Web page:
Accordingly, traditional dimensional scaling approaches to improve fT or fmax can create other problems that reduce the benefits of such scaling approaches. Consequently, further improvements to increasing cut-off frequencies may require non-traditional techniques. It is well known in the art that carrier mobility can be improved by inducing strain (tensile or compressive) in a doped silicon material, thereby positively influencing the terminal characteristics of a device that is built thereof. For example, a process-induced tensile strain in the channel of an nFET can create improved electron mobility leading to higher saturation currents. In such situations, a tensile strain in the channel may be induced by applying a compressively strained nitride film close to the active region of the FET.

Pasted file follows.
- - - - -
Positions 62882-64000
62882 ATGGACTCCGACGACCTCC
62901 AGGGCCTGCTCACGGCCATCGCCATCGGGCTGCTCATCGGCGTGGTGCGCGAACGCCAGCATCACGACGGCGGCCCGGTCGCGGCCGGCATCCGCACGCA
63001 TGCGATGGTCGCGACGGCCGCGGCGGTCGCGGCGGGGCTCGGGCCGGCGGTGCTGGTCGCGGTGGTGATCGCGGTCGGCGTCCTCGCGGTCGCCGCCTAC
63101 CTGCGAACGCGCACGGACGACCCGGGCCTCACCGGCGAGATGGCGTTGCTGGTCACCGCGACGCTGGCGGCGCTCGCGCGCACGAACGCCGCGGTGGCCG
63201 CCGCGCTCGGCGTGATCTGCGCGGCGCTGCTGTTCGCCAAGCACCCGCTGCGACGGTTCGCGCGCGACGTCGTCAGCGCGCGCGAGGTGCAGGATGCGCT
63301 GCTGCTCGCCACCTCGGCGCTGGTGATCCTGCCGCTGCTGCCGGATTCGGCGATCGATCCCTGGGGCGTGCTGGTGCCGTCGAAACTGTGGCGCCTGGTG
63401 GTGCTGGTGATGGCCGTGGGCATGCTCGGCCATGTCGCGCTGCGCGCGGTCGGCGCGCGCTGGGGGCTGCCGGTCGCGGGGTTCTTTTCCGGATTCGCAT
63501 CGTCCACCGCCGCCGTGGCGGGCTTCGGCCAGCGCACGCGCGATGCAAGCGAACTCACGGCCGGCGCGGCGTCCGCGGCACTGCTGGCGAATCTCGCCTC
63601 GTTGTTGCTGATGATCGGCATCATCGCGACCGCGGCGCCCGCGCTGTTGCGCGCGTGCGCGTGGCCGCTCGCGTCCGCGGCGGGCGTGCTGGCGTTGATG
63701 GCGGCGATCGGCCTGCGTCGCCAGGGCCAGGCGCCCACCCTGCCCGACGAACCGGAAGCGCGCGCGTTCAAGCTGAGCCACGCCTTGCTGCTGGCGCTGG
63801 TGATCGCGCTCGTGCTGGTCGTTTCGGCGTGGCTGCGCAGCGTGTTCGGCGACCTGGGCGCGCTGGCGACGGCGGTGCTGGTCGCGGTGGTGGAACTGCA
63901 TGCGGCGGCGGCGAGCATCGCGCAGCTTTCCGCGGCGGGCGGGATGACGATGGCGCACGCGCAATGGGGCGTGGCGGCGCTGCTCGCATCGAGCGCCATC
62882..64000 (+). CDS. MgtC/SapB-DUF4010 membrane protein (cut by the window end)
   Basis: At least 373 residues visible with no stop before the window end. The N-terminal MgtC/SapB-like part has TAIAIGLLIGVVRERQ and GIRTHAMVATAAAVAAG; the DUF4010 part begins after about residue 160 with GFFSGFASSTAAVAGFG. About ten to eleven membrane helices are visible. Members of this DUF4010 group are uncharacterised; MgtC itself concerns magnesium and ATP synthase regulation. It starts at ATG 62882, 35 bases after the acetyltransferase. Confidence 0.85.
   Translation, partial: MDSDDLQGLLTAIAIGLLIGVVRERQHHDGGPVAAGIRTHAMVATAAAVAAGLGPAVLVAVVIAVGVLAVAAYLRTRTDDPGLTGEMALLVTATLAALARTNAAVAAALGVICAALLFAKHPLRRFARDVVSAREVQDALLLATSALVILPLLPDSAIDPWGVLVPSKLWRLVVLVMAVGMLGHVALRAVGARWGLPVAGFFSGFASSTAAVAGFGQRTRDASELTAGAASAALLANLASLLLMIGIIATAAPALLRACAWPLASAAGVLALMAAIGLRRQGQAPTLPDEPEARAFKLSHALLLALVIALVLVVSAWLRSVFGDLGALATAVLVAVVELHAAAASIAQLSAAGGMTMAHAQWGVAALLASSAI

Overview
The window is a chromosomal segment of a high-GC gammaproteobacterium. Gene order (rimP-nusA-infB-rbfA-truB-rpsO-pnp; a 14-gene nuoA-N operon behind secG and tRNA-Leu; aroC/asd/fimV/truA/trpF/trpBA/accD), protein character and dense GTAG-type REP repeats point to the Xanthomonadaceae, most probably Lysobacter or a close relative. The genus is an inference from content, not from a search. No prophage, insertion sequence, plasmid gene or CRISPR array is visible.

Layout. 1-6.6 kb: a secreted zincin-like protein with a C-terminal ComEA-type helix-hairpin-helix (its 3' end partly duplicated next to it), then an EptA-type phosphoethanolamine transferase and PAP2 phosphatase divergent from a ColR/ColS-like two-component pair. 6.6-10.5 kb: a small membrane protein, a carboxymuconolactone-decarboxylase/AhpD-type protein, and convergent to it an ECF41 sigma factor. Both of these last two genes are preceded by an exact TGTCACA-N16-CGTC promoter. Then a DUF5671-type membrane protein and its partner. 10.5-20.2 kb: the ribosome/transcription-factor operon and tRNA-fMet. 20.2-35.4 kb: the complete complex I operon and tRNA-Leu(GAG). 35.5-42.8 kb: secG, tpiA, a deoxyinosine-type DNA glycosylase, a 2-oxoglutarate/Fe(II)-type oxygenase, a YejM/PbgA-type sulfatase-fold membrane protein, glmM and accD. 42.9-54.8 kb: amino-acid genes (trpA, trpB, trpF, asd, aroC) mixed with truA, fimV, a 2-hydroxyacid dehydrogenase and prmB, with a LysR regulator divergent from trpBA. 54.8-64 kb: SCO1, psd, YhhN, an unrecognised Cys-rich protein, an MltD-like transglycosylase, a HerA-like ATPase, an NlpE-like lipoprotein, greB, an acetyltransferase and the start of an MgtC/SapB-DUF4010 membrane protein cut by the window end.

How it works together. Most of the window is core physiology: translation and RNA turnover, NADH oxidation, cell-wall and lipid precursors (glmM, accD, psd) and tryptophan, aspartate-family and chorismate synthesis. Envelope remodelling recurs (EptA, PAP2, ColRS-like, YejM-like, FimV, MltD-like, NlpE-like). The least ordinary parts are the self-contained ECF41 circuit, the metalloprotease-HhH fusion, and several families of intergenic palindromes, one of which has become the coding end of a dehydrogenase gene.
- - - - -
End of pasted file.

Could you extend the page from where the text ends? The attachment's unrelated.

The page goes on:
In a first aspect of the invention, a method of fabricating a semiconductor, includes doping a region of a structure, and forming a first film on a first portion of the structure to induce a first strain in the first portion. The method also includes forming a second film on a second portion of the structure to induce a second strain in the second portion.
In another aspect of the invention, a method of straining a semiconductor device, includes forming a first straining film on a sidewall of a structure inducing a first strain in an adjoining doped region, and forming a second straining film on a top portion of the structure to induce a second strain in an adjoining region, where the first strain is different from the second strain.